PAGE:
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# How much power can a wind turbine generate?

The ability of a turbine to generate electric power is measured in Watts (The rate of energy transfer equivalent to 1 Ampere of electric current flowing under a pressure of 1 Volt at unity power factor). Watts being a small unit of power, kilowatts (kW = 1000 Watts) and Mega Watts (MW = 1 million Watts) are the most commonly used units to describe the generating capacity of wind turbines and any power generating unit in general.

How much power can a wind turbine generate?

The ability of a turbine to generate electric power is measured in Watts (The rate of energy transfer equivalent to 1 Ampere of electric current flowing under a pressure of 1 Volt at unity power factor). Watts being a small unit of power, kilowatts (kW = 1000 Watts) and Mega Watts (MW = 1 million Watts) are the most commonly used units to describe the generating capacity of wind turbines and any power generating unit in general.

Electricity production and consumption are most commonly measured in kilowatt-hours (kWh). A kilowatt-hour means one kilowatt (1,000 Watts) of electricity produced or utilized in an hour (To light up a 100 Watts bulb for 10 hours requires 1 Kilowatt-hour of electricity).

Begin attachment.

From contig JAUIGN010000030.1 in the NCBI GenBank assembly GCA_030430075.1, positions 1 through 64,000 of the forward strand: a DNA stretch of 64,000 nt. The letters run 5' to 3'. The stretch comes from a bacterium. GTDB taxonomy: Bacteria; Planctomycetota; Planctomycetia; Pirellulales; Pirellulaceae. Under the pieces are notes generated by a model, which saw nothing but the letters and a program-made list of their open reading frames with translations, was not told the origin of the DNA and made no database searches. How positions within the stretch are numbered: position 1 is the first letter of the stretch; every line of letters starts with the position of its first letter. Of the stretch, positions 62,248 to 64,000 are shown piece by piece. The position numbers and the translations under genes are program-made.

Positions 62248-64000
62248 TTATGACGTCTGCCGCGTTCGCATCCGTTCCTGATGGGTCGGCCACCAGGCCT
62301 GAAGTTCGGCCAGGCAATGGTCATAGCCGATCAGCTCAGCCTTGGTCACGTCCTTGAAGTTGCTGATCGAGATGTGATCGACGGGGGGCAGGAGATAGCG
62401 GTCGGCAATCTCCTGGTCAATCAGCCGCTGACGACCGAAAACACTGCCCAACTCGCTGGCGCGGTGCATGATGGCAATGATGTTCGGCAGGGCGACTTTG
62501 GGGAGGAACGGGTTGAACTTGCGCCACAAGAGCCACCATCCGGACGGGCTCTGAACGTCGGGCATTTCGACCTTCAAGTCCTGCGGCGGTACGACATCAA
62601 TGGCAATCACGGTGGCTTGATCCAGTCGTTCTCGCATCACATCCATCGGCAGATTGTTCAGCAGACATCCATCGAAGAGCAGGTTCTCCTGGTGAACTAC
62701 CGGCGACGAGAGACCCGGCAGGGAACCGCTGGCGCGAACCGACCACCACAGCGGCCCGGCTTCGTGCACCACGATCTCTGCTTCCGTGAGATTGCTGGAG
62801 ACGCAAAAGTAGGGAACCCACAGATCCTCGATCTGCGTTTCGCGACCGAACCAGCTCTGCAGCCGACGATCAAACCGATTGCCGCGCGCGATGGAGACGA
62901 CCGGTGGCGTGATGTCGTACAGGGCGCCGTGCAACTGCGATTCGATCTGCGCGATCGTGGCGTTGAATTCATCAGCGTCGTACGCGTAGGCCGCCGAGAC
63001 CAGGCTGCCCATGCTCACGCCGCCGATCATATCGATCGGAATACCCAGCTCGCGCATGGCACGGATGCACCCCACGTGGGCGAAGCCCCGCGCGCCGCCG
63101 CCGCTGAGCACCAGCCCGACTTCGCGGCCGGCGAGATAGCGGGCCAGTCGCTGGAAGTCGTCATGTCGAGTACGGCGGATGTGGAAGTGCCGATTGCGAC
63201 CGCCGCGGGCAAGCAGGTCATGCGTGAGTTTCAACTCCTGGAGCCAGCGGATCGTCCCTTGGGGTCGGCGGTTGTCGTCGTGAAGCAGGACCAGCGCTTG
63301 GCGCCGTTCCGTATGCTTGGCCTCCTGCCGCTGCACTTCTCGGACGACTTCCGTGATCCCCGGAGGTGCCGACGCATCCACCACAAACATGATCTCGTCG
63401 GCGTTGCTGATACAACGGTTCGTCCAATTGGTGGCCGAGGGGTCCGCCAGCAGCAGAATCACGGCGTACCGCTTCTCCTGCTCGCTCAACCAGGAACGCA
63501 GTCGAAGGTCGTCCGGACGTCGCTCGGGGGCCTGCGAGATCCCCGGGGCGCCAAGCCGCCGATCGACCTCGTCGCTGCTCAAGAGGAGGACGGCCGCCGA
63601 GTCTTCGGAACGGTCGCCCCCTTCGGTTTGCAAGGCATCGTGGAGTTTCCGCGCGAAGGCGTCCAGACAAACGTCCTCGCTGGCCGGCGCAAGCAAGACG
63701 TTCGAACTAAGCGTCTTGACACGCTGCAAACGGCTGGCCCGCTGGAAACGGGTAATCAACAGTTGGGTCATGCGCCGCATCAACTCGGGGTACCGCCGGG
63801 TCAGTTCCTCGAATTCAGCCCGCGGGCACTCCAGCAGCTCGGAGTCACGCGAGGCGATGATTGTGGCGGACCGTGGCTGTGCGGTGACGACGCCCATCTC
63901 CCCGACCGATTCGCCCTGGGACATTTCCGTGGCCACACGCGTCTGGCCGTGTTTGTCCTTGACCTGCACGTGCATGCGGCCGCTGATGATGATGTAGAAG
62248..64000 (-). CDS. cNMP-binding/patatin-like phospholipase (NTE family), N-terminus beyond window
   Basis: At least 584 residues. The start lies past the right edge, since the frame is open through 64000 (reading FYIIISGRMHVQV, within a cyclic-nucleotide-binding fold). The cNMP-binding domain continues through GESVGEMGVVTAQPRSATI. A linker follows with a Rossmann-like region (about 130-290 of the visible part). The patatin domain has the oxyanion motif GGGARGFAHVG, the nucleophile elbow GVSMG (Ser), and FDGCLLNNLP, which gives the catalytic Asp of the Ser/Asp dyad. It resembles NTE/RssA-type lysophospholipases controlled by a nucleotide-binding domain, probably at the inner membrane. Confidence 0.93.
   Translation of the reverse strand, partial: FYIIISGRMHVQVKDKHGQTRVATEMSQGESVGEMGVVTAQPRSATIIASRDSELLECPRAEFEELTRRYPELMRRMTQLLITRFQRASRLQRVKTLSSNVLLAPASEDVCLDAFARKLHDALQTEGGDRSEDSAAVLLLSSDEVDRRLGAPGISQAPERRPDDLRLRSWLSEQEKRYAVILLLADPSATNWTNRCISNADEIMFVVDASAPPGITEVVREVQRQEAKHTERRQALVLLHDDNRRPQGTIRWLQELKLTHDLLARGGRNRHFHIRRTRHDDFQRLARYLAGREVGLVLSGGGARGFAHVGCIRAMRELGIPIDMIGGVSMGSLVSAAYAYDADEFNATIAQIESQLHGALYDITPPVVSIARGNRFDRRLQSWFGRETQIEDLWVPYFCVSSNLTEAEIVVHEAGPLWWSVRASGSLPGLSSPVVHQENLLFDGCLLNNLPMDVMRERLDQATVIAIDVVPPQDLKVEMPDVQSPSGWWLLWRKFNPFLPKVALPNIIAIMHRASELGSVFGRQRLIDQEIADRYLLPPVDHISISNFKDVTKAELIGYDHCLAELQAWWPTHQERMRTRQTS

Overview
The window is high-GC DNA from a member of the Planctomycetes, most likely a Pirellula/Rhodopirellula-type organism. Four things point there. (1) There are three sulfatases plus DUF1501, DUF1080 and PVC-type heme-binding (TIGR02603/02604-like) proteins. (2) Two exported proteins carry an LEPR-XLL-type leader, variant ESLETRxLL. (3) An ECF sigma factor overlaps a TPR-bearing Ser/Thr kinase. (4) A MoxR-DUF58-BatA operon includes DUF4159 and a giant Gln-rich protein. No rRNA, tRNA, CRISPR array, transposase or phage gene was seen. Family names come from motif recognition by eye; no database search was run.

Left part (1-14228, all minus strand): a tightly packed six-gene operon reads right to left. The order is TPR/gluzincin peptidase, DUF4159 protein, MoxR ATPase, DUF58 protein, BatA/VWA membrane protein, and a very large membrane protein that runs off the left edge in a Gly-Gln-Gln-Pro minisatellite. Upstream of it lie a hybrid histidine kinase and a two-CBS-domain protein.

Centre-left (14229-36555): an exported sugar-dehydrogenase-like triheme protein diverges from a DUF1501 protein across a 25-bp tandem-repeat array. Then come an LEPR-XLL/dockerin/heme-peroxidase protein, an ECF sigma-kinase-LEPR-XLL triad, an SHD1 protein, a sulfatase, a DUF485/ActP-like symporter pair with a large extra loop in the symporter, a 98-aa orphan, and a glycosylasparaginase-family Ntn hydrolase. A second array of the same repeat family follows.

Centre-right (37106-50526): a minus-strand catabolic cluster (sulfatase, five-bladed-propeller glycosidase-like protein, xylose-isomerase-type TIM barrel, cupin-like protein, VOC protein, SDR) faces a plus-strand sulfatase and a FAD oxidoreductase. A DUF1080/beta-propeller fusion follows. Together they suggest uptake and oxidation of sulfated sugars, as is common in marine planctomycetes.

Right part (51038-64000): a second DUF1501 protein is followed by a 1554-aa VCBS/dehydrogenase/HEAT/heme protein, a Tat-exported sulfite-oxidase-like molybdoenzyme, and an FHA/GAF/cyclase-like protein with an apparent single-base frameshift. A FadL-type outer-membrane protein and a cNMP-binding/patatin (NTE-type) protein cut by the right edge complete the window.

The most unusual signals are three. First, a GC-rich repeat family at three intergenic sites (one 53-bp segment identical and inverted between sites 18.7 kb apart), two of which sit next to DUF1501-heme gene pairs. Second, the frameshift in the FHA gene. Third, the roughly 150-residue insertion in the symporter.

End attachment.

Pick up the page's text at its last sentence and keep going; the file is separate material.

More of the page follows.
Watt-hour is the electrical energy unit of measure equal to 1 Watt of power supplied to, or taken from, an electric circuit steadily for 1 hour.

The power produced by a wind turbine depends on the turbine's size and the wind speed through the rotor. In India, we have the commercial large wind turbines from 225 kW to 2.5 MW. In the global market, 6 MW wind turbines are operating and turbines of 10 MW are in laboratory stage.

Wind speed and a wind turbine size are the factors that determine the power generation capacity of a wind turbine installation. Usually, wind resource assessment is done prior to a wind system's construction.

The power (energy/second) available in the wind will be given by the formula Power = 0.5 x rotor swept area (m2) x density (kg/m3) x velocity3 (m/s)

It can be noted that the power generated is cube of the wind velocity and because of this, even a small difference in wind speed will bring about a large difference in available energy and in electricity produced and therefore, a large difference in the cost of electricity generated.

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